The spectre of the ‘winter of discontent’ has clearly been haunting the capitalists. This was during the 1970s, when a wave of militant trade union action swept the country, erupting in every sector imaginable. The potential is now developing for the same kind of mass action – the kind not seen for generations.

Indeed, the time for it couldn’t be more ripe. This Tory government appears very strong numerically. But the Tory Party itself is riven with splits and fractures, and Boris’ own position looks increasingly unstable. With the right push it could be made to buckle – or better yet, toppled completely.

This has to be the perspective of the trade union leaders. However, this will only come about through bold united action, across industries. This should begin with a one-day public-sector-wide strike.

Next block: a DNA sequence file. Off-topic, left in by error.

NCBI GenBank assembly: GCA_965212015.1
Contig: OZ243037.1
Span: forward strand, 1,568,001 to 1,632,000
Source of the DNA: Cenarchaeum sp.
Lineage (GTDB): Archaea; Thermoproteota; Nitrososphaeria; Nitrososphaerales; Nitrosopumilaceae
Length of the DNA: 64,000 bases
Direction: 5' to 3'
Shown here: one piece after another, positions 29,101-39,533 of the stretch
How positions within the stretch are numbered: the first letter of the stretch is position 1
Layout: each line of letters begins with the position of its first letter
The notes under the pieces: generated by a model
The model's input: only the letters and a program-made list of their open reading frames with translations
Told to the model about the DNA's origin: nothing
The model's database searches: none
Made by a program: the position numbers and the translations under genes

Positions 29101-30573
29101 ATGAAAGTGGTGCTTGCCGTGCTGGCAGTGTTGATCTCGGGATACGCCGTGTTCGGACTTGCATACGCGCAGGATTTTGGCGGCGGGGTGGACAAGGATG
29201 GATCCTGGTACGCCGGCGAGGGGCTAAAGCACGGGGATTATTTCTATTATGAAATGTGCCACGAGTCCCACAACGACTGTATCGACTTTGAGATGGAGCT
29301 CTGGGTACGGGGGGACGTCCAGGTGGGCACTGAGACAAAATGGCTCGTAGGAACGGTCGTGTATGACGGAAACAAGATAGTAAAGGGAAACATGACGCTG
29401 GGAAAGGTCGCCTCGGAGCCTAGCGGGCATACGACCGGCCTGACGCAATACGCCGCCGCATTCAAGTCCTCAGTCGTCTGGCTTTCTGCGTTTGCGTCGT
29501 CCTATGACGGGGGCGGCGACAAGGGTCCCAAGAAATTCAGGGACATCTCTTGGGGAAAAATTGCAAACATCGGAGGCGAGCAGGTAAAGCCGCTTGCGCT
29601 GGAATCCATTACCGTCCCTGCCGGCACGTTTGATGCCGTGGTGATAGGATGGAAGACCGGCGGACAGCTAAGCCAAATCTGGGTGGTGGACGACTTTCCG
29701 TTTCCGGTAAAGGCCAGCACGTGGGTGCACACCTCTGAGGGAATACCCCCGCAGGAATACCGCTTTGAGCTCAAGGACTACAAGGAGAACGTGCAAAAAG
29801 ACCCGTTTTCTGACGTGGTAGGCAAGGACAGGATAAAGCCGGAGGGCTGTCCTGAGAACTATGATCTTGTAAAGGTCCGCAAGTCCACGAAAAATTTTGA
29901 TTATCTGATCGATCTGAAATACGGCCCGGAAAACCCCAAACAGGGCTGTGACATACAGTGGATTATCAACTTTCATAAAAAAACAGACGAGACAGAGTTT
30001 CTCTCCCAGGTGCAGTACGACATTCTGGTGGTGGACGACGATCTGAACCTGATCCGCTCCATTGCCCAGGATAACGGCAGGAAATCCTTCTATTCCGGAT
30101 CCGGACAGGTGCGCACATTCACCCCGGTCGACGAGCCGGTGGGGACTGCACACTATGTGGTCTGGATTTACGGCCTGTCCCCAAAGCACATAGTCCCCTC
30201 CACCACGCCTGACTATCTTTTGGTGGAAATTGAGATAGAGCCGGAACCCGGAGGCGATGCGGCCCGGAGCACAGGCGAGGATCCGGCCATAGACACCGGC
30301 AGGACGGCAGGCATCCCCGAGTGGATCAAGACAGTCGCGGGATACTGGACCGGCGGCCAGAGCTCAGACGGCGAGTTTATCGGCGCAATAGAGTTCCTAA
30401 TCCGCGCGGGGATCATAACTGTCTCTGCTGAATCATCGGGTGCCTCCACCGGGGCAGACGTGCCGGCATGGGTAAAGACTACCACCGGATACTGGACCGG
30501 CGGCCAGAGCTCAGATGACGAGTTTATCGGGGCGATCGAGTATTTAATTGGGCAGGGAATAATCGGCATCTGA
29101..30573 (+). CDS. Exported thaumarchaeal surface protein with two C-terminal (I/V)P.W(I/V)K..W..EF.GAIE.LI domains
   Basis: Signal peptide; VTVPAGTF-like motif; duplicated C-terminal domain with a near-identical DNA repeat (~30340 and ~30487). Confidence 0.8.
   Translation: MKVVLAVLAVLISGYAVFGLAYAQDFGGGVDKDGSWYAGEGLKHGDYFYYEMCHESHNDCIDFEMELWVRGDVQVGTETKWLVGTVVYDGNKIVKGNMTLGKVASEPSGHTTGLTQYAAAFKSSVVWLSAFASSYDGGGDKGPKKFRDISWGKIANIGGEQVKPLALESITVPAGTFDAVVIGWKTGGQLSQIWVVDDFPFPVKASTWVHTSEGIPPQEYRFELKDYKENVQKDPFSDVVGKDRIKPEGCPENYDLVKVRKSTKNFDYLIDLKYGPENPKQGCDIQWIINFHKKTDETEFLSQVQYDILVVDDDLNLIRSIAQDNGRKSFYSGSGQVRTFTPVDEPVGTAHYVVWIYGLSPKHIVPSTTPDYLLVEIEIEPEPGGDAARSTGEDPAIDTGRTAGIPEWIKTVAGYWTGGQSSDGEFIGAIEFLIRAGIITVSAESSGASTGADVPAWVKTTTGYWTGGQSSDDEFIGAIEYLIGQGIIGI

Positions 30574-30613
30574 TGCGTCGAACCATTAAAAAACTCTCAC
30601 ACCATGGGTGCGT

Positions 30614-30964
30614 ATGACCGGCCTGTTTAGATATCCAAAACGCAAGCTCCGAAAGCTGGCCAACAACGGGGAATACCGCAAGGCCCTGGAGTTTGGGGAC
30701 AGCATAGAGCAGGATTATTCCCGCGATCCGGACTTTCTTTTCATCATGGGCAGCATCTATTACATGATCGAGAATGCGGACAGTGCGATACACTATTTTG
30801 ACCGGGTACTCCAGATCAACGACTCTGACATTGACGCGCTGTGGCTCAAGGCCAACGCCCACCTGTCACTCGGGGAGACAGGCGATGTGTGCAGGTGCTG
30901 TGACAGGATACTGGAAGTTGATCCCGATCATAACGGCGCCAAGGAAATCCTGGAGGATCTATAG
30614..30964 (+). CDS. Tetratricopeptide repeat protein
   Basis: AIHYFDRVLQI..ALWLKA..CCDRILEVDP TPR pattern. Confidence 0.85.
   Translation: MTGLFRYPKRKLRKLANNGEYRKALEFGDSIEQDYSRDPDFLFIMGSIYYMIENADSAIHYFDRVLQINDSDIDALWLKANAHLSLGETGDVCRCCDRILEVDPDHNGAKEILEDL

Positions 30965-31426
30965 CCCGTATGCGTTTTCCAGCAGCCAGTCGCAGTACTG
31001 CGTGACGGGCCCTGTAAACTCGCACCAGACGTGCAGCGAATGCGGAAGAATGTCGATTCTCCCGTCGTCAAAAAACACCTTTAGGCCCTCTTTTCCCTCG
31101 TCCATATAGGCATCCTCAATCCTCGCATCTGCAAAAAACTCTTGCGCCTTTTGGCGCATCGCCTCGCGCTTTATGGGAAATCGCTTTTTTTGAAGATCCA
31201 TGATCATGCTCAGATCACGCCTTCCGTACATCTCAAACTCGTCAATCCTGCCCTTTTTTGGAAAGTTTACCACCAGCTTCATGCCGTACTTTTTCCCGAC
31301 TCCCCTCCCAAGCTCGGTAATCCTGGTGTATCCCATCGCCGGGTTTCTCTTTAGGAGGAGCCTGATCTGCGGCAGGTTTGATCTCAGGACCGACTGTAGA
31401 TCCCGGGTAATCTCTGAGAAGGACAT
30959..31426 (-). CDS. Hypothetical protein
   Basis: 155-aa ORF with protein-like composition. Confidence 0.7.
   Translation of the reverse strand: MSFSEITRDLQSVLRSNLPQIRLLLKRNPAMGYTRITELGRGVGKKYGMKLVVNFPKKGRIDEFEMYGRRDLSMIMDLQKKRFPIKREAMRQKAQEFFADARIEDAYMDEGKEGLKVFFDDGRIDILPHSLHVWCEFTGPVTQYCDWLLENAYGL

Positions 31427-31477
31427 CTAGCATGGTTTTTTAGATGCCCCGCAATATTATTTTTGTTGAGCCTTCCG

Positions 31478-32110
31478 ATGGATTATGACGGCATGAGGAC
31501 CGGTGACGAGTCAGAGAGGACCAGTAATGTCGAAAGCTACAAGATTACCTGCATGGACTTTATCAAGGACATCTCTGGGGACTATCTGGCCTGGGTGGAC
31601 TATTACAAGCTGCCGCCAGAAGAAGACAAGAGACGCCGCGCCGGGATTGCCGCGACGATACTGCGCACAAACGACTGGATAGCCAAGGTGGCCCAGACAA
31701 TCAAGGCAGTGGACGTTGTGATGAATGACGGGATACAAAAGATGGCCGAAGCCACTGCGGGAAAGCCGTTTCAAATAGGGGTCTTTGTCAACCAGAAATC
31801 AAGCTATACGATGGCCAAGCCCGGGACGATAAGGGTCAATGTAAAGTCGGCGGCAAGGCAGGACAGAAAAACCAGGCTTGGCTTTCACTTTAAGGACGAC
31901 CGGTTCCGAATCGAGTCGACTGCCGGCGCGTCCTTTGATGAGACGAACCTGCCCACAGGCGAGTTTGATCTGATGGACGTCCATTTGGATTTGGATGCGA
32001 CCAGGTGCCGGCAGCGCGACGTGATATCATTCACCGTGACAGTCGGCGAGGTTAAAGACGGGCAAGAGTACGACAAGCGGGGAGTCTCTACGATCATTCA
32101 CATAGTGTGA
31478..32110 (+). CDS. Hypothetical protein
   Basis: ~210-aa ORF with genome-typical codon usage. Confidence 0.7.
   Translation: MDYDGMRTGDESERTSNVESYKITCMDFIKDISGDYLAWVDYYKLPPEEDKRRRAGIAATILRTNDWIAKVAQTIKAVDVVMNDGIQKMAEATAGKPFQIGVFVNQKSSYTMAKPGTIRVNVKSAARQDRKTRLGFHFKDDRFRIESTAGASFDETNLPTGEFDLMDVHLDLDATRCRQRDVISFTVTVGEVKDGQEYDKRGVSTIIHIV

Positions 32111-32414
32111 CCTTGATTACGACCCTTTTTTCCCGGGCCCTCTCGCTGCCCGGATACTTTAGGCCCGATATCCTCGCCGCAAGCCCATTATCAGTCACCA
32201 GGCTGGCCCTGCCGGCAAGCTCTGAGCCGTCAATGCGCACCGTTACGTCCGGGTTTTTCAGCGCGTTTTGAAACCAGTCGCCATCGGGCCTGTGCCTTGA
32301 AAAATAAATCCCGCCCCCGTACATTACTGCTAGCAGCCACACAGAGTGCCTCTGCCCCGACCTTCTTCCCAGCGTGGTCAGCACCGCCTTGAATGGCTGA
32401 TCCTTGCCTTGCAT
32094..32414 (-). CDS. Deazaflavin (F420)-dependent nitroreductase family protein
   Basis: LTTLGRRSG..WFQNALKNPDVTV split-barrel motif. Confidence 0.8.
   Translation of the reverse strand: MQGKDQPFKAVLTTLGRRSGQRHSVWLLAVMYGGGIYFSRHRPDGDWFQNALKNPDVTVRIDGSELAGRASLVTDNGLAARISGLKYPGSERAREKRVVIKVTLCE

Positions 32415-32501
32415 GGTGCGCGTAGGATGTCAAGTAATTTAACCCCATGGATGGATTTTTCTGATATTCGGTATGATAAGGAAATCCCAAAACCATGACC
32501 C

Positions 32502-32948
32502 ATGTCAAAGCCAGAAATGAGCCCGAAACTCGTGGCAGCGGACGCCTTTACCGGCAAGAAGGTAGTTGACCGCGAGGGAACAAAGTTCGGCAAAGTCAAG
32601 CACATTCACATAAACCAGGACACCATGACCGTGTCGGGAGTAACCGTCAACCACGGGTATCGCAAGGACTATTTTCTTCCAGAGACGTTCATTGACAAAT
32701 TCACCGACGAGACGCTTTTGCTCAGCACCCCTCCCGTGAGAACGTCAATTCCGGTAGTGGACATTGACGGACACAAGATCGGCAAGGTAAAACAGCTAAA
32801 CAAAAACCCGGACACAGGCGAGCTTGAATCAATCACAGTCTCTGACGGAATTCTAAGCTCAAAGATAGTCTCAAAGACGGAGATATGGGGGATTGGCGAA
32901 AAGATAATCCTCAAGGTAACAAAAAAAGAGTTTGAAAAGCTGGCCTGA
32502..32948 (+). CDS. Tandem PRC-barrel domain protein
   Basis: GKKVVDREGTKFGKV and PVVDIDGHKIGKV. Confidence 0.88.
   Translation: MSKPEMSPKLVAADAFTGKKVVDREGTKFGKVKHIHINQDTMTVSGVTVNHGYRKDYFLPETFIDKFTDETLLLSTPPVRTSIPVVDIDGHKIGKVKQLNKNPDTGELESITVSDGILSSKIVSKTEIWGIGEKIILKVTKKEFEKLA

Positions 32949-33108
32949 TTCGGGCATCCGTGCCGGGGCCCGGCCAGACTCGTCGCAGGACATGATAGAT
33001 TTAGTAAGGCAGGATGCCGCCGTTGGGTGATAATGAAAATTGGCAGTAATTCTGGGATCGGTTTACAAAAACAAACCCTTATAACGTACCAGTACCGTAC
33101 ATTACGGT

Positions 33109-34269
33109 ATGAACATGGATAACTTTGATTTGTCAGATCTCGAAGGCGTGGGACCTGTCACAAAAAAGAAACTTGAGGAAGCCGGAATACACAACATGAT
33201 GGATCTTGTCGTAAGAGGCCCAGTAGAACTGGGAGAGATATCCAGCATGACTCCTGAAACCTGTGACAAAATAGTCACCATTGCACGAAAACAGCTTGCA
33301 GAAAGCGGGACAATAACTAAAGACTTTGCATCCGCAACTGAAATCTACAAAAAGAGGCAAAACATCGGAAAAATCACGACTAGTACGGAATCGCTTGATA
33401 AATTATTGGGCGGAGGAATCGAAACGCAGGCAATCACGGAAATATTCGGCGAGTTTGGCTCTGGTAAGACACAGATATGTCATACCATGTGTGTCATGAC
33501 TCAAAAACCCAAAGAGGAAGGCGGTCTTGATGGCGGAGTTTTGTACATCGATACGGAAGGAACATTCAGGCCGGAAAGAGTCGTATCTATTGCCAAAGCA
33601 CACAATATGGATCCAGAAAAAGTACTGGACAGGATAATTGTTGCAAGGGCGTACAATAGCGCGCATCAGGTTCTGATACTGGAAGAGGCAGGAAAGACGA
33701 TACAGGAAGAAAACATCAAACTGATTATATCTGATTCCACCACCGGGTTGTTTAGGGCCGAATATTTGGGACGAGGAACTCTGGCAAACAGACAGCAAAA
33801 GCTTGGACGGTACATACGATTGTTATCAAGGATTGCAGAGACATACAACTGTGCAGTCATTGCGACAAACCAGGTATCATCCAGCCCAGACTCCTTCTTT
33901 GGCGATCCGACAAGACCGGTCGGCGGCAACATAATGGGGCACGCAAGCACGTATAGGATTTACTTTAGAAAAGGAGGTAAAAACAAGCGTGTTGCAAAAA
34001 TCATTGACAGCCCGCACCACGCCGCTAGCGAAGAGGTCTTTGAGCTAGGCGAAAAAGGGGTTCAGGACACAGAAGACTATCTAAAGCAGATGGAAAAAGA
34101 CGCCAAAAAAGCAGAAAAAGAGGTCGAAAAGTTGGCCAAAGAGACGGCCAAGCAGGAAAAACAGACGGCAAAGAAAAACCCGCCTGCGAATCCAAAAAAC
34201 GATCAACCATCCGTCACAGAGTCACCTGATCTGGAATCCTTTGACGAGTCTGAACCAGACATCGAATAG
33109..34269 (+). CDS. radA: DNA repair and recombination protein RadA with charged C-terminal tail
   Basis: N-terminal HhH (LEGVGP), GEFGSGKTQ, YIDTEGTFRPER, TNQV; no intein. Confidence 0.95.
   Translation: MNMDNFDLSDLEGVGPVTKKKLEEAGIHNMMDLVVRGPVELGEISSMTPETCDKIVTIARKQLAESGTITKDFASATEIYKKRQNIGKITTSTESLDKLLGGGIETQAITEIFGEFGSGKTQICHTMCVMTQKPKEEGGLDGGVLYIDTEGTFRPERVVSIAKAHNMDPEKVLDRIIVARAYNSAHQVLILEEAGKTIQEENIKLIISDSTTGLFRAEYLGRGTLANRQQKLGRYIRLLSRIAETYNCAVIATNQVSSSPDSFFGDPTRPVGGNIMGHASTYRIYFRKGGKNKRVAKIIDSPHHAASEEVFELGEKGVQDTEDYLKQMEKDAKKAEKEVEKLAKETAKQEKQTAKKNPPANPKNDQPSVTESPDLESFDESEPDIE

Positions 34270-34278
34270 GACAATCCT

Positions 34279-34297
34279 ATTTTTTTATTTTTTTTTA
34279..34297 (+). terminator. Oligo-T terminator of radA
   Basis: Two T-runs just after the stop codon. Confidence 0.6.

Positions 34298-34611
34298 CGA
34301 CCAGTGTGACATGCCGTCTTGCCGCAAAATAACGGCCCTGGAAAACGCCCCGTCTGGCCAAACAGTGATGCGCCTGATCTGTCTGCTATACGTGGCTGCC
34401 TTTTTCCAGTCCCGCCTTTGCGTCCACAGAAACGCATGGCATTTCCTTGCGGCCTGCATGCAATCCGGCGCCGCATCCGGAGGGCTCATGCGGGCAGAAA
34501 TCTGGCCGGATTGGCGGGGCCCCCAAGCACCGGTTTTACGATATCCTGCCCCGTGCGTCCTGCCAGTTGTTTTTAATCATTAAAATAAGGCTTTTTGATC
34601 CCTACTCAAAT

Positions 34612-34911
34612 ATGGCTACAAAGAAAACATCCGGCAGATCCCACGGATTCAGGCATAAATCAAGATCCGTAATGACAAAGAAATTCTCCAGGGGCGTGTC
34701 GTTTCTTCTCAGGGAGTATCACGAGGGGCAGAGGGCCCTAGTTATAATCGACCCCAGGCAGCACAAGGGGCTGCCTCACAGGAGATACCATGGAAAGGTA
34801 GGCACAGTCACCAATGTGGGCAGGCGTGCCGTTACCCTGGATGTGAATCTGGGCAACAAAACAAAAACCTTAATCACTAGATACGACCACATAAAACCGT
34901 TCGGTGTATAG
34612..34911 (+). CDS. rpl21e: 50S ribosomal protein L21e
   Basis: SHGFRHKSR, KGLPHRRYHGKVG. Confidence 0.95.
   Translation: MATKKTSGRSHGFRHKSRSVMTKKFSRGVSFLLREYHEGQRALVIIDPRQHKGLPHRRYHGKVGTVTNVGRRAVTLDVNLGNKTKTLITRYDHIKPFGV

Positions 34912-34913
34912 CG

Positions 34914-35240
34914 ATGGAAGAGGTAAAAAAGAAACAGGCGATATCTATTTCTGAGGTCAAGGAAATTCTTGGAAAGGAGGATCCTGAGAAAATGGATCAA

Fight for socialism

Of course, if the government is toppled, the question has to be asked: what then? Without a socialist programme – involving the takeover of the top monopolies and the institution of a plan of production – the issues we face cannot be solved for good. 

Therefore, the fight against the Tories and the fight for socialist solutions to the crisis go hand in hand. Unite members have recently shown the way in this at their recent policy conference. There they passed a motion committing the union to fight politically for the nationalisation of the commanding heights of the economy under workers’ control.

This is the call other unions must now take up. By fighting the capitalists on both the industrial and political fronts, with a bold set of socialist demands that really address the needs of the working class, huge swathes could be drawn into the fight.

The opportunity now stands in front of us to make the fears of the ruling class a reality. The leaders of the labour movement must seize it with both hands.